- On your own, code a
while true doloop that changes pointPart to the color variables you’ve created. Don’t forget to use
- Playtest and check that all three colors loop without stopping.
Troubleshooting Tips »
- Check that the while loop is at the bottom of the script, below the Touched event. If the loop is not at the bottom, it’ll keep other parts of the script from running correctly.
- Check that each color inside
Color3.fromRGB()is correctly written. There must be three numbers between 0 and 255 separated by commas, like
(255, 50, 0).
Giving Players Points
Because each color gives a different amount of points, the script will use an if statement to check what color is active when touched and give points based on that color.
Find the Current Color
Before the player can be awarded the right amount of points, you need to set up variables to capture what color the part was when the player touched it and the amount of points the player already has.
- Replace your testing message with a variable for the current color of pointPart.
- Next, add a variable for the player’s leaderboard.
- Now add a variable to get the player’s
Pointsvalue, which is a child of their leaderboard.
Give or Subtract Points
elseifto give or subtract points depending on the color of the part when touched.
- Inside givePoints(), beneath the variables, use an if statement to check if the current color is blue and if so then add
smallPointsto the player’s current points value.
- To check for green, add an
else ifcondition. If green, then add the
largePointsvariable to the player’s points.
- Use an
subtractpoints if pointsPart was neither blue nor green.
- Lastly, destroy the part after the if statement so that the script can’t keep giving out points.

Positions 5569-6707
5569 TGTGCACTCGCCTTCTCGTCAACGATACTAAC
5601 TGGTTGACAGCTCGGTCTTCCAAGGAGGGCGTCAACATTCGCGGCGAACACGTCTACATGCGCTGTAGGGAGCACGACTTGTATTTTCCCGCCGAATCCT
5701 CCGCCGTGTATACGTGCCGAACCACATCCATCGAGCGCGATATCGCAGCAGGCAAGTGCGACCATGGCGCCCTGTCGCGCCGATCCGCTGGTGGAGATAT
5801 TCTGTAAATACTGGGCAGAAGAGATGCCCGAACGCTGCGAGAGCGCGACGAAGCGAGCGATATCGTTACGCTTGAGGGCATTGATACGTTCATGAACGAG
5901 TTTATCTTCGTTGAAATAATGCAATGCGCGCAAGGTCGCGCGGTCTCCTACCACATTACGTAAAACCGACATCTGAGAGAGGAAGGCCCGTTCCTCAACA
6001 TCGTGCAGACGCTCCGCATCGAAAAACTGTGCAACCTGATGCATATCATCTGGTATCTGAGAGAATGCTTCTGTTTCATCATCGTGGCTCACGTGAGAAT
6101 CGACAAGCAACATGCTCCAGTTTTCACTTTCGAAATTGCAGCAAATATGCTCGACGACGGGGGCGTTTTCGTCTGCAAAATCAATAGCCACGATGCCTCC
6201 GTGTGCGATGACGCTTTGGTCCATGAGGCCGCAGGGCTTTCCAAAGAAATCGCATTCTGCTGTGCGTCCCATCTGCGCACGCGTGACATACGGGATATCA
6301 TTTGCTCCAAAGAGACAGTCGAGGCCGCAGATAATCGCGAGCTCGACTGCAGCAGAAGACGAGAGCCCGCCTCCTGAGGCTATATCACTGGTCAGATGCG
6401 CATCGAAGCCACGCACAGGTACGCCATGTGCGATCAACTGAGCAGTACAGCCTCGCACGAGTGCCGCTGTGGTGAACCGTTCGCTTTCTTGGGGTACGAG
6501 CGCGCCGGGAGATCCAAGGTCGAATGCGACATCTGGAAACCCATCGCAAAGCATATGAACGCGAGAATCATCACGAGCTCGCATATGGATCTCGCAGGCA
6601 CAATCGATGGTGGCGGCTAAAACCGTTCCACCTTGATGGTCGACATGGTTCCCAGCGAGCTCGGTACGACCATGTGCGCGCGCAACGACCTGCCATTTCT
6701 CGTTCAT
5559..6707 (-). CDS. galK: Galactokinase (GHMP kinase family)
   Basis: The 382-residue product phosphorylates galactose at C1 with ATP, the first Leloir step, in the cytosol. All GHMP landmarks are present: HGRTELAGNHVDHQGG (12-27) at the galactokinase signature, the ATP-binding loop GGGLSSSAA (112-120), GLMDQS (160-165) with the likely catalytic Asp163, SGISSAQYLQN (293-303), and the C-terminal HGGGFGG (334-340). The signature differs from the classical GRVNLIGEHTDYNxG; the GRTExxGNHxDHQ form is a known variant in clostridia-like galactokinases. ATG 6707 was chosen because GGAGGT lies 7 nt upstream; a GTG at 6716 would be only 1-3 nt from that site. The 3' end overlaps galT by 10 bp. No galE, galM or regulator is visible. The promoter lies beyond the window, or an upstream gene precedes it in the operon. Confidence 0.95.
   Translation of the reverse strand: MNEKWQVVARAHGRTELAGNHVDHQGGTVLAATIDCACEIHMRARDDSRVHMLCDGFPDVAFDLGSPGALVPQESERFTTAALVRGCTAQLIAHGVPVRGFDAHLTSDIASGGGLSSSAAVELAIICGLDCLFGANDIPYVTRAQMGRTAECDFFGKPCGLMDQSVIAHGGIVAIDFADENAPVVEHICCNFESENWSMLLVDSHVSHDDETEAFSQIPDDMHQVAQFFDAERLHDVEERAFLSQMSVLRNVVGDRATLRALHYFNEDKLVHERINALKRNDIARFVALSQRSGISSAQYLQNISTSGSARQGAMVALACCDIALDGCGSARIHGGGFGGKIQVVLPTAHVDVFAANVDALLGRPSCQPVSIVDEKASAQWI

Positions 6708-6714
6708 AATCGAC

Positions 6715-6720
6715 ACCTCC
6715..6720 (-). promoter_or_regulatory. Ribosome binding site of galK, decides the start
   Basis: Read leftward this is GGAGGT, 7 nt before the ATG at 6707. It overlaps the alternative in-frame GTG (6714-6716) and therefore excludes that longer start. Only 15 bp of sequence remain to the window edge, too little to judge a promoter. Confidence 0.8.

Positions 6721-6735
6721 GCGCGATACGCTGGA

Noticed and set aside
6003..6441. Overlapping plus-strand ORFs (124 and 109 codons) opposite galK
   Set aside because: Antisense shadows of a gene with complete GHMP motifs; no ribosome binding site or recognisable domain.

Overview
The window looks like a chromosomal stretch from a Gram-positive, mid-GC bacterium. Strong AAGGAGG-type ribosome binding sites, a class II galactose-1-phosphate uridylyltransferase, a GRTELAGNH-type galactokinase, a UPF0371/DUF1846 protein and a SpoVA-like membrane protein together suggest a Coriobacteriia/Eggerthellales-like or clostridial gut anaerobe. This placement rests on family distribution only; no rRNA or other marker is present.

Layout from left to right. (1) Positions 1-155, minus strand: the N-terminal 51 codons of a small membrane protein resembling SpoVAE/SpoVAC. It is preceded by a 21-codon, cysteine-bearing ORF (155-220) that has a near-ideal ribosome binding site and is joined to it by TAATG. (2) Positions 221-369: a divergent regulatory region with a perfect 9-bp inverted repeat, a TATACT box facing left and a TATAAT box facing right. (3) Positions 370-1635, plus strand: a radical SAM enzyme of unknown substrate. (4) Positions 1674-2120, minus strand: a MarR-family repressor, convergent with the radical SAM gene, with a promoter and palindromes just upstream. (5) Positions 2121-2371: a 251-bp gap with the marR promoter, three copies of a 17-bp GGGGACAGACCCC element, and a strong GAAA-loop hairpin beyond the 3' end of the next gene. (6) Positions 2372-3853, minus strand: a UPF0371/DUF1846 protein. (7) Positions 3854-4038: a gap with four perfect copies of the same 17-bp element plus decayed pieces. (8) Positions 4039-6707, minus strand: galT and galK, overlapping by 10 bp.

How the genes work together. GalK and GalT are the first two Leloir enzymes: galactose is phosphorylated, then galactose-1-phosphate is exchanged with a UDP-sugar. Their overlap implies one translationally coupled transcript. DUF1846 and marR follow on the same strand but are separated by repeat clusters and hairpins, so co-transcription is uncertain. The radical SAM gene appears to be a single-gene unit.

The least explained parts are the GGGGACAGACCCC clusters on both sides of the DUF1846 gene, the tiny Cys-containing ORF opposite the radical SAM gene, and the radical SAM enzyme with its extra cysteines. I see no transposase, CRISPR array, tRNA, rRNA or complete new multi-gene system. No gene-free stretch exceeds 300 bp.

- Playtest and check that each color gives points as expected.
Testing Every Condition
When working with if statements with multiple conditions, it’s important to test that every elseif and else statement works. It’s possible to test one statement, think everything works, but then discover later on there’s a bug in one of the statements that could have been caught earlier.
Giving Players Feedback
Adding feedback when players use a part, like sounds, shakes, or particles, makes interactions with objects more satisfying to players.
Create a Particle Effect
The particle effect will be the same color as the part when touched. Since the colors were stored in variables, it’s easy to reuse them.
givePoints()at the bottom, create a new ParticleEmitter instance. Make sure the instance name is spelled exactly as shown.
- ParticleEmitters use color sequences to control their
Colorproperty. Create a new
ColorSequenceand pass in the current part color.
- The particle will need to be parented to player that touched it. Create a variable to get the player’s
- Using the character, you can parent the particle to that player’s head.